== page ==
Communication and Social Cognition
Theories and Methods
Edited by David R. Roskos-Ewoldsen, Jennifer L. Monahan
Published May 1st 2013 by Routledge – 304 pages
Series: Routledge Communication Series
Communication and Social Cognition represents the explosion of work in the field of social cognition over the past 25 years. Expanding the contribution made by Social Cognition and Communication, published in 1982, this scholarly collection updates the study of communication from a social cognitive perspective, with contributions from well-known experts and promising new scholars in diverse areas of communication.
Organized into sections--message production, interpersonal communication, media, and social influence--the collection reflects the areas in which social cognition theories have become integral in understanding communicative processes, and in which a proliferation of scholarship has emerged. Readers are informed of the current major trends in social cognition research, and are introduced to its history. Throughout the text, chapter authors highlight both theoretical and methodological aspects of research, encouraging communication scholars to include social cognition in their research, and, likewise, promoting communication to social cognition researchers. The volume addresses the future of social cognition, including the most fitting directions in which to take scholarship, emerging theories in the field, and the methods currently yielding the most promising results.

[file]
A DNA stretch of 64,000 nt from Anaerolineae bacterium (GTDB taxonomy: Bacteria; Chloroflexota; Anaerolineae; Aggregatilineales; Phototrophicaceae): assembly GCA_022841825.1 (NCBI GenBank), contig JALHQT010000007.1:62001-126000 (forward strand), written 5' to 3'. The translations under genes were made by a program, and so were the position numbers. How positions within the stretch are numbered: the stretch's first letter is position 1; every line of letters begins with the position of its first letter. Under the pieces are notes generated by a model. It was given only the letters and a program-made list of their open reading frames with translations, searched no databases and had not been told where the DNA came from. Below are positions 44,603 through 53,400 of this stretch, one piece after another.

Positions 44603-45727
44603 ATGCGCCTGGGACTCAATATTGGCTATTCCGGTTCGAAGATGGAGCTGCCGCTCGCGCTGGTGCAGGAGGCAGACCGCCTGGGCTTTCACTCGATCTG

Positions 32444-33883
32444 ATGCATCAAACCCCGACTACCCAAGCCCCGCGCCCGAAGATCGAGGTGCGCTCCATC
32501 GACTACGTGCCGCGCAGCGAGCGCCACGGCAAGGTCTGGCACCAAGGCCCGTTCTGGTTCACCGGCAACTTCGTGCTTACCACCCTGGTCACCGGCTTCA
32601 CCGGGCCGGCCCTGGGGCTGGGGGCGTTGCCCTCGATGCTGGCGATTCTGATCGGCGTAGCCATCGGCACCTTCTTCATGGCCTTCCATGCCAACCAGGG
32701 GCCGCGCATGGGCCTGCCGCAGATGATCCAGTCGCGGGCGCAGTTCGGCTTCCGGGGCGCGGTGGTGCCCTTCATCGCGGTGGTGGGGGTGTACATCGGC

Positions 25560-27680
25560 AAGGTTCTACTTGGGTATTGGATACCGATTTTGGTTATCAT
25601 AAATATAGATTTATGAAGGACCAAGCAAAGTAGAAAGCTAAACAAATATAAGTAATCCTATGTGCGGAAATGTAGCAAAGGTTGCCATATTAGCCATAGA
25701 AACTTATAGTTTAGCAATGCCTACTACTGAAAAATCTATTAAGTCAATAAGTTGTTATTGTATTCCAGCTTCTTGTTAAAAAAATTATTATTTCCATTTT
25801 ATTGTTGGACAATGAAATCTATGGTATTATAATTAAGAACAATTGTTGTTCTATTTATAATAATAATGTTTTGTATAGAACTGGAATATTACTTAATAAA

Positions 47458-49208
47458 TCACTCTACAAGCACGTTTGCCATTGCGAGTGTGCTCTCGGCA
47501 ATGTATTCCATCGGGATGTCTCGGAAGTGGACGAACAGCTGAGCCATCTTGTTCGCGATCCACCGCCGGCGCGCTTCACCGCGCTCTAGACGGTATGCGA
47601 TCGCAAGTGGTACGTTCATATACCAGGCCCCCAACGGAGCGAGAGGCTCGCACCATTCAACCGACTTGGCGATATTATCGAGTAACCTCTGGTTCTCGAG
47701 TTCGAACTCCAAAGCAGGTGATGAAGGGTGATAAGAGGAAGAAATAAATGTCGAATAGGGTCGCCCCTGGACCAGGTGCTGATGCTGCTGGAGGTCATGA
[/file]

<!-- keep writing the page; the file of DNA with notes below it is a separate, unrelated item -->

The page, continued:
Communication and Social Cognition appeals to scholars, researchers, and advanced students in communication and psychology. It can be used as a textbook in graduate courses related to social cognition, social influence, message production, interpersonal communication, media effects, and message design.
Contents: Preface. J. Monahan, D.R. Roskos-Ewoldsen, Celebrating Social Cognition and Communication. Part I: Message Production. J.O. Greene, A.R. Graves, Cognitive Models of Message Production. C. Berger, Communication: A Goal-Directed, Plan-Guided Process. S.R. Wilson, H. Feng, Interaction Goals and Message Production: Conceptual and Methodological Developments. D. Hample, Arguments. Part II: Interpersonal Communication. D.H. Solomon, J.A. Theiss, Cognitive Foundations of Communication in Close Relationships. V. Manusov, Attributions and Interpersonal Communication: Out of Our Heads and Into Behavior. M.E. Roloff, L.M. Van Swol, Shared Cognition and Communication Within Group Decision-Making and Negotiation. A. Koerner, Social Cognition in Family Communication. P.J. Lannutti, J. Monahan, Social Cognition Under the Influence: Drinking While Communicating. Part III: Mass Media. L.J. Shrum,Social Cognition and Cultivation. M.B. Oliver, S. Ramasubramanian, J. Kim, Media and Racism. W.P. Eveland, Jr., M. Seo, News and Politics. B. Roskos-Ewoldsen, D.R. Roskos-Ewoldsen, M. Yang, M. Lee, Comprehension of Media Stories. Part IV: Social Influence. L. Arpan, N. Rhodes, D.R. Roskos-Ewoldsen, Attitude Accessibility: Theory, Methods, and Future Directions. R. Nabi, Emotion and Persuasion: A Social Cognitive Perspective. J.R. Meyer, Compliance Gaining. M. Hamilton, Dual Process Models of Persuasion.